He spoke of ‘exit’ (what the better off can do to escape poor public services) and ‘voice’ (this would be weak for the less well off because they had nowhere else to go). Hirschman (ibid., p79) also described the ‘functionality of loyalty’ because: ‘It can neutralise… the tendency of the most quality conscious customers or members to be the first to exit… in the hope or, rather the expectation that improvement or reform can be achieved “from within”. Thus loyalty, from being irrational, can serve the socially useful purpose of preventing deterioration from becoming cumulative, as it so often does when there is no barrier to exit’.

All this is saying that it is very damaging to have middle class parents voting with their feet because they are the ones in situ who can most effectively lobby for better schools.

The USA experience

Bettinger (2001, p365) says that the most heated debate on all these issues seems to emanate from the USA, where individual states and districts have implemented very deregulated education markets. Many of these schemes have been challenged in the supreme court due to the 19th century ‘Blaine Amendment’ which forbade taxpayers’ money from being used by denominational schools (the very schools who are now the most keen to ‘go it alone’).

Despite the advocacy of a simplistic ‘free market’ model, the literature quoted below suggests that ‘raw choice’ of schooling is socially divisive (if not subversive) and that one needs to seek alternative models which take more fully into account the complexities. In a wide ranging review of education choice models in the USA, Glenn (2004) concluded: ‘The ultimate question is not whether we will have parents choosing schools or not, but within what sort of framework of policies and procedures those choices can best be structured so that individual hopes and concerns and the common social good can be best advanced.’

Levin & Riffel (1994, p44) also highlights the need to focus on wider societal issues rather than individual choice. ‘There is a fundamental and continuous tension between pressures towards, on the one hand, increasing the diversity of provision and on the other the desire to use schools to promote social cohesion… and… to avoid educational fragmentation, inconsistency and inequality’.

Lauder et al (1999) reviewed many case studies which looked at the effect of ‘marketisation’ on local schools. In general terms they found that the effect:‘Has been to exacerbate the polarisation in school intakes that already existed on the basis of residential segregation’. (p131)

Within this, they identified four mechanisms that mitigate against a ‘perfectly competitive’ market (paraphrased below p134).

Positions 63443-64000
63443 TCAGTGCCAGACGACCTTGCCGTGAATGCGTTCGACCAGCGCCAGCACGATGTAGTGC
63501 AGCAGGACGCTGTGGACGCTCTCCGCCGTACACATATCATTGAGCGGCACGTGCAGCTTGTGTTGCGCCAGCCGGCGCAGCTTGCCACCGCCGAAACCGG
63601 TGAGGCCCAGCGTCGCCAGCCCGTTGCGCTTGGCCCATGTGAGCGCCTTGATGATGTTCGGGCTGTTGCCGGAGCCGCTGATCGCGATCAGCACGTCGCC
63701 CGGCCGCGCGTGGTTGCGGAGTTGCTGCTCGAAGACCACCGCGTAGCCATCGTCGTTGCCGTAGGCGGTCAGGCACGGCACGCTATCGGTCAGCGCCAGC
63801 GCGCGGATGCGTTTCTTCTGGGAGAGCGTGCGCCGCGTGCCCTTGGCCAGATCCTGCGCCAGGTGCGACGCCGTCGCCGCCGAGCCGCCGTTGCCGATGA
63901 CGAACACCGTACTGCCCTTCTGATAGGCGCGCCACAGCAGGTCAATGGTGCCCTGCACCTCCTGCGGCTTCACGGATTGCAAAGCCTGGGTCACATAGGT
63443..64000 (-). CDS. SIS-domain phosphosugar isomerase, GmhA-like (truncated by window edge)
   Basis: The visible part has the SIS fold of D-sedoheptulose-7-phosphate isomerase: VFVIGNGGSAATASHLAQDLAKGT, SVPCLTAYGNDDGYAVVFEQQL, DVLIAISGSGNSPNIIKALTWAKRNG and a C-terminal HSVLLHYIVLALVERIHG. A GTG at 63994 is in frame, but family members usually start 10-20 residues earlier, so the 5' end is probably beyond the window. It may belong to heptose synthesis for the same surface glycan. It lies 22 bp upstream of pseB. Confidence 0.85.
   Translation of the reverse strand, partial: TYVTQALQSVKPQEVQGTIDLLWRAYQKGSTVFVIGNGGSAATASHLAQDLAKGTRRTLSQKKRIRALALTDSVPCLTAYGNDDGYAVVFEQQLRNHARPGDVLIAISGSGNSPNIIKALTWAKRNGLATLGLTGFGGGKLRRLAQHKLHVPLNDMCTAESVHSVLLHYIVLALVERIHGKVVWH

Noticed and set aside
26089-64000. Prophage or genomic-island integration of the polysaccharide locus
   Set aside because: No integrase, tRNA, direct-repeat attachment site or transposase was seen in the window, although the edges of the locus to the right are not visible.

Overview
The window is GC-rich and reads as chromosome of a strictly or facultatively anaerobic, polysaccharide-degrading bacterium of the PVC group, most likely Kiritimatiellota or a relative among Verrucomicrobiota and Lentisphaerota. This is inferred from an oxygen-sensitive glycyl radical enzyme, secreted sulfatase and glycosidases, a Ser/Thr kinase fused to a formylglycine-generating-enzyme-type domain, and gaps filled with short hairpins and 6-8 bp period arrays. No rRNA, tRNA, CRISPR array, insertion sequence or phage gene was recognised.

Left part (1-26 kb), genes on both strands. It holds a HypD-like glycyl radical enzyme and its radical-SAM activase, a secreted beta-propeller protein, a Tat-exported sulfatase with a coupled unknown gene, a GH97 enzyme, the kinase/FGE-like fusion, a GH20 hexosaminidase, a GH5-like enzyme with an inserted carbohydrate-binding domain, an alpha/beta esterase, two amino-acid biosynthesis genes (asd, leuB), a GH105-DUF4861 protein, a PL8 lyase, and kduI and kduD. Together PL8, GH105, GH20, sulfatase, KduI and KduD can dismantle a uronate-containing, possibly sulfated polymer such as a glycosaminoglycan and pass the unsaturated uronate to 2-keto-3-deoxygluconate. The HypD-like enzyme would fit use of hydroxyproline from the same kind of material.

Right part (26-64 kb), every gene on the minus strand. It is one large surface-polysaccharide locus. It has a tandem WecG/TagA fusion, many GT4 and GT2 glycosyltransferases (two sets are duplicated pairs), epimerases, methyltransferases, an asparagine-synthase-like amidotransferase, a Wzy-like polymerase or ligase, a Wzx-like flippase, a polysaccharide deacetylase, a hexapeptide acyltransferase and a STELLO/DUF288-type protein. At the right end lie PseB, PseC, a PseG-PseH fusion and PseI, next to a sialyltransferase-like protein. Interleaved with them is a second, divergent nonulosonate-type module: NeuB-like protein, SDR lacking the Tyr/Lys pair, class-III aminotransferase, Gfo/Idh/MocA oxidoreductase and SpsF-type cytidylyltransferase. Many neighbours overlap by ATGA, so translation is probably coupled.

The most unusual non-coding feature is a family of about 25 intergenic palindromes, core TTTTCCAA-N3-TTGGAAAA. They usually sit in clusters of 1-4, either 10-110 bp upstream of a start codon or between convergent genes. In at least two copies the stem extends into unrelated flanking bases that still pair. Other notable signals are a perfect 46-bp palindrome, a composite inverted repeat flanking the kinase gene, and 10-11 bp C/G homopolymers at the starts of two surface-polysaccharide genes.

1. Choice in education markets is determined by social class, ethnicity and gender.
  2. Individuals do not have equal ability to compete in the market (due to 1.).
  3. Oversubscribed schools tend to select students who enhance their exam reputation.
  4. Schools will ‘off-load’ problematic students which has the effect of insulating themselves from the true effects of the market.

Nalaray Kirby & Darling-Hammond (1988) looked at a parent voucher system in Minnesota and concluded that it only served to reinforce existing choice options rather than creating new ones.

Unhealthy competition?

Throughout England bordering LEAs sometimes have different school systems which can end up in quite acrimonious rivalry. I looked at one such scenario. LEA ‘A’ has a fully comprehensive system whilst neighbouring LEA ‘B’ has a selective grammar school system and comprehensives which have ‘specialist status’. It is interesting to see how the schools in LEA ‘B’ market themselves more in terms of ‘product’ and have admission systems which favour more academic children. This has a detrimental effect on some of the LEA ‘A’ schools because there is a drift of more academic children to ‘B’ schools as middle class parents ‘exit’ the system.

All this has been exacerbated by a fall in birth rate in both LEAs which has fuelled the competitive market. Another advantage LEA ‘B’ schools had were that they were ex-grant maintained schools and had a lot of investment in facilities which made them even more attractive. Added to this, the government allows such ‘successful’ schools to expand their intakes. So, on one side of the border we have successful expanding schools attracting top-notch staff, resources and children, and on the other side we are into a spiral of decline for converse reasons.

At the end of the day we have to decide how all schools can be equitable without dumbing down so that children across the social stratification can mix and be successful learners. The recent white paper says it can address this by enhancing parental choice through allowing all schools to diversify and to become more autonomous. I think this is overtly optimistic due to the problems of achieving ‘parity of esteem’.

Perhaps a ‘back to the future’ approach is needed so that all ‘bog standard’ schools can be truly comprehensive and inclusive for all. Market forces work in industry because the strong survive and the weak go to the wall. If this continues to be the case for schools, further generations of children from poor families will be doomed to underachieve.

Contact: d.dixon@bowbridgeprimary.com

References Ball, S (1990) Politics and Policy Making in Education: Explorations in Policy Sociology. London: Routledge. Bettinger, EP (2001) Review of: When Schools Compete: A Cautionary Tale/Policy Entrepreneurs and School Choice, Journal of Policy Analysis & Management, Spring 2001, Vol. 20 (Iss.2) Department for Education/Welsh Office (1992) Choice and Diversity: A New Framework for Schools. London: HMSO. Glatter, R (1995) ‘Partnership in the Market Model: Is it Dying’ In: Macbeth, A et al (1995) Collaborate or Compete? Educational Partnerships in a Market Economy, London: Falmer. Glenn, CL (2004) The Debate Over Parent Choice of Schools, Journal of Education, Vol. 184 (No.1). Hirschman, AO (1970) Exit, Voice and Loyalty, Cambridge Mass.: Harvard University Press. Lauder, L, Hughes, D, et al.(1999), Trading in Futures Why Markets in Education Don’t Work, Buckingham: OU Press. Levin, B & Riffel, A ‘School System Responses To External Change Implications for Parental Choice of Schools’ In: Glatter, R, Woods, PA & Bagley, C (Eds) (1996) Choice and Diversity in Schooling Perspectives and Prospects. London: Routledge. Nalaray-Kirby, S & Darling Hammond, L (1988) Parental Schooling Choice: A Case Study of Minnesota, Journal of Policy Analysis & Management, Spring 1988, Vol. 7(Iss.3). OECD (1994) School: A Matter of Choice, Paris: Centre for Educational Research and Innovation (CERI), Organisation for Economic Co-operation and Development

Ranson, S (1994) Towards Education for Democracy, London: Institute of Public Policy Research in Glatter, R, Woods, PA & Bagley, C (Eds) Choice and Diversity in Schooling Perspectives and Prospects. London: Routledge.